Donald Duck, Square Eggs & A Quacker-jack Of A Story
Image Credit: Detail from the cover for Lost In The Andes

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CARL BARKS' Lost In The Andes (1949) begins with Donald Duck working as the fourth assistant janitor at the Natural History Museum. He's been tasked this morning with polishing the museum's collection of rocks and stones. In particular, he has to focus on a few specimens from Peru that date to the Inca period, and have been in the museum's collection for over 60 years. 

Lost in his thoughts about the things he'd do once he moves up the museum hierarchy (get rid of the rocks collection, for starters) and what use the curious, square-shaped, palm-sized stones he's cleaning were put to (Donald conjectures they were children's playing blocks), he drops one on the floor — only for it to crack open and spill a yolk. 

The square stones are not stones at all, but eggs! The discovery shakes up the scientific World, and those in the poultry business (Square eggs! What a delight they would be to stack and package!). There's scant information about the provenance of the stone specimens — the museum's records have been lost in a fire — but analysis of the shell indicates that they might have originated somewhere in the high Andes.

And so it is that an expedition to Peru is mounted, to find more of these square eggs and the creatures that lay them. Donald takes Huey, Dewey and Louie on the ship, an ill-advised move as it turns out. When the expedition leader wants to eat an omelette for one of his meals, the triplets — sent off to the kitchen to whip it up — panic when they realise their provisions don't include a single egg. What if they were to dip into the museum's stock instead? A few square eggs are promptly cracked and an omelette of very dubious flavour made, that is sampled by all the officers before reaching the leader.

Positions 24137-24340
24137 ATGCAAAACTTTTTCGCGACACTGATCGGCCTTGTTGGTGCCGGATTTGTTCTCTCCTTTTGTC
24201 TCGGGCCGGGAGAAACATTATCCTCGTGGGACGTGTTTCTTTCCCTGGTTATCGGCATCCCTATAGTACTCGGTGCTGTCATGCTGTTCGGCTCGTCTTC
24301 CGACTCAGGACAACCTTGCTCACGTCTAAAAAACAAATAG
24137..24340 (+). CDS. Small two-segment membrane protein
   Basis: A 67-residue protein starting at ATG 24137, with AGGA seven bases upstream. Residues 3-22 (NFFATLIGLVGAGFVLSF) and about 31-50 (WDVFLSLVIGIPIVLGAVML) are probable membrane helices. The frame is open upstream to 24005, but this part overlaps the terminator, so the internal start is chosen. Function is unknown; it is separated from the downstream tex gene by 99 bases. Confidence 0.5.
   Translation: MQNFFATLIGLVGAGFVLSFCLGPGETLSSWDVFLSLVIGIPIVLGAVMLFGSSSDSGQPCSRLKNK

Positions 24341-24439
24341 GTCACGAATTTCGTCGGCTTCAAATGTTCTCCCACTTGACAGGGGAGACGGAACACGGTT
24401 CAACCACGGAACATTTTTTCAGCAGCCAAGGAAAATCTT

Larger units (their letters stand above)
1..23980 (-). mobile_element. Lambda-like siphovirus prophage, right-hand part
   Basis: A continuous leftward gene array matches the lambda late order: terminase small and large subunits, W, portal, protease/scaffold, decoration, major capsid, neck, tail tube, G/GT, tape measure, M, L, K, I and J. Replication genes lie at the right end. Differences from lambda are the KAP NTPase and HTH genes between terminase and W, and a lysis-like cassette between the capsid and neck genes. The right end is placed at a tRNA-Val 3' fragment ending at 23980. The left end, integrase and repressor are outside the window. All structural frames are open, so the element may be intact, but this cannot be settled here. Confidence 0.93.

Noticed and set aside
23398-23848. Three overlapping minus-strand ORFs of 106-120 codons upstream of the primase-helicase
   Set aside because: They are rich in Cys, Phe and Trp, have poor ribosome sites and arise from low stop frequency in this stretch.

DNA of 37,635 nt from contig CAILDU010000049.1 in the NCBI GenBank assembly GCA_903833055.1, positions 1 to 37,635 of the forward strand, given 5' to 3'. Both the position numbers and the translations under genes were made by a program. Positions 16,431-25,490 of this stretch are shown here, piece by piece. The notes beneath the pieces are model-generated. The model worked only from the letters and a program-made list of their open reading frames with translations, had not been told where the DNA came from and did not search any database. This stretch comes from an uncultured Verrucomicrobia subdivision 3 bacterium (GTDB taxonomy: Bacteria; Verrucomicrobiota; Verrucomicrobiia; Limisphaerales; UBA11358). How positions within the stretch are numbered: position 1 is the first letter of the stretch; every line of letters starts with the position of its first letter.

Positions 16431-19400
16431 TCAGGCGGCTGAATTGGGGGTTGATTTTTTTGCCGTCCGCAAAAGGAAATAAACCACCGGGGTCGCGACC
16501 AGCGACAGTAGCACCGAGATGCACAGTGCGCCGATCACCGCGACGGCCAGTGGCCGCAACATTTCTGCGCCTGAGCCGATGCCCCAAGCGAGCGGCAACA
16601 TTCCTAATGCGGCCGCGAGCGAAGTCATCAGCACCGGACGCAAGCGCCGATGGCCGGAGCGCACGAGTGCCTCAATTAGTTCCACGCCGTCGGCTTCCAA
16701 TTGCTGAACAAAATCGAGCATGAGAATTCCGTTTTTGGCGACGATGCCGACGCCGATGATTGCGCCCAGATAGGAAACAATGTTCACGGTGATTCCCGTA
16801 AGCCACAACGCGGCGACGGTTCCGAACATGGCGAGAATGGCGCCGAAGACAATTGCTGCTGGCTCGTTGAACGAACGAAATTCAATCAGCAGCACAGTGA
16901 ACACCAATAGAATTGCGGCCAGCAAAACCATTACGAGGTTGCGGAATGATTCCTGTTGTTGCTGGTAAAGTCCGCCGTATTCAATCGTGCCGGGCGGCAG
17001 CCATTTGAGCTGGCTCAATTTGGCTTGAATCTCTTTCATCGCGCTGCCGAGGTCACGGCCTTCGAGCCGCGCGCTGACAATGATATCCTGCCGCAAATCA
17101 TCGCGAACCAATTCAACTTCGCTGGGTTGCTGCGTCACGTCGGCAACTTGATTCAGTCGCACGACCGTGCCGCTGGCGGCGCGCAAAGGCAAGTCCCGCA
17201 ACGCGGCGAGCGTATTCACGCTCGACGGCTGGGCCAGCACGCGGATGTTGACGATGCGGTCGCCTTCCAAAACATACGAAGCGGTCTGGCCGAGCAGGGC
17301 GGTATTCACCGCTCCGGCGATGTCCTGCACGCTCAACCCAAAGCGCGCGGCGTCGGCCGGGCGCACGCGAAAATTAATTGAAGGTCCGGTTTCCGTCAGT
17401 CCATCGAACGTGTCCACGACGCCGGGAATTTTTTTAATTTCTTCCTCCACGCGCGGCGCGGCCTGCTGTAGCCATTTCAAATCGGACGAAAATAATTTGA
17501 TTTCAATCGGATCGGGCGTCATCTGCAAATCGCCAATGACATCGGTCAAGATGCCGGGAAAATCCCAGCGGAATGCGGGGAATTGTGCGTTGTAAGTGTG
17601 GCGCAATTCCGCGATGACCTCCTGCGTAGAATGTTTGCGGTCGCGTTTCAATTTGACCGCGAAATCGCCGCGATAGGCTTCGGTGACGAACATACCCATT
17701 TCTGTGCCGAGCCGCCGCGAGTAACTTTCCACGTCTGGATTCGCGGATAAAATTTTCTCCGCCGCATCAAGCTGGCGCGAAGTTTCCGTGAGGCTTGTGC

Unsurprisingly everyone soon has a case of acute ptomaine ptosis of the ptummy — where, as the ship's doctor explains, one's gastric ducts are tied up in square knots. Now anchored at Peru, with all the senior members of the expedition indisposed, it falls to Donald and the boys to save the day. 

A long and exhausting journey, filled with false leads, near-swindles and a depleting stock of square eggs later, they come up on an old vicuña hunter who is able to shed some light on their quest. He tells them that he'd seen these square eggs at his home, as a child. Many, many moons ago, a man had staggered out of the Region Of Mists, barely alive. The hunter's father tried to nurse him back to health, but the man soon passed away. In his possession were several of these square eggs. The hunter's father took some to a priest in Cuzco, while keeping a few at home: these were the square eggs the hunter had seen. The eggs taken to Cuzco were likely the ones in the museum's possession. 

Donald and the triplets are enthused at finally getting a real, solid lead. With a few directions from the hunter (but completely missing his warnings of the dangers that lie ahead), the four boldly sally forth into the canyon that leads to the Region of Mists.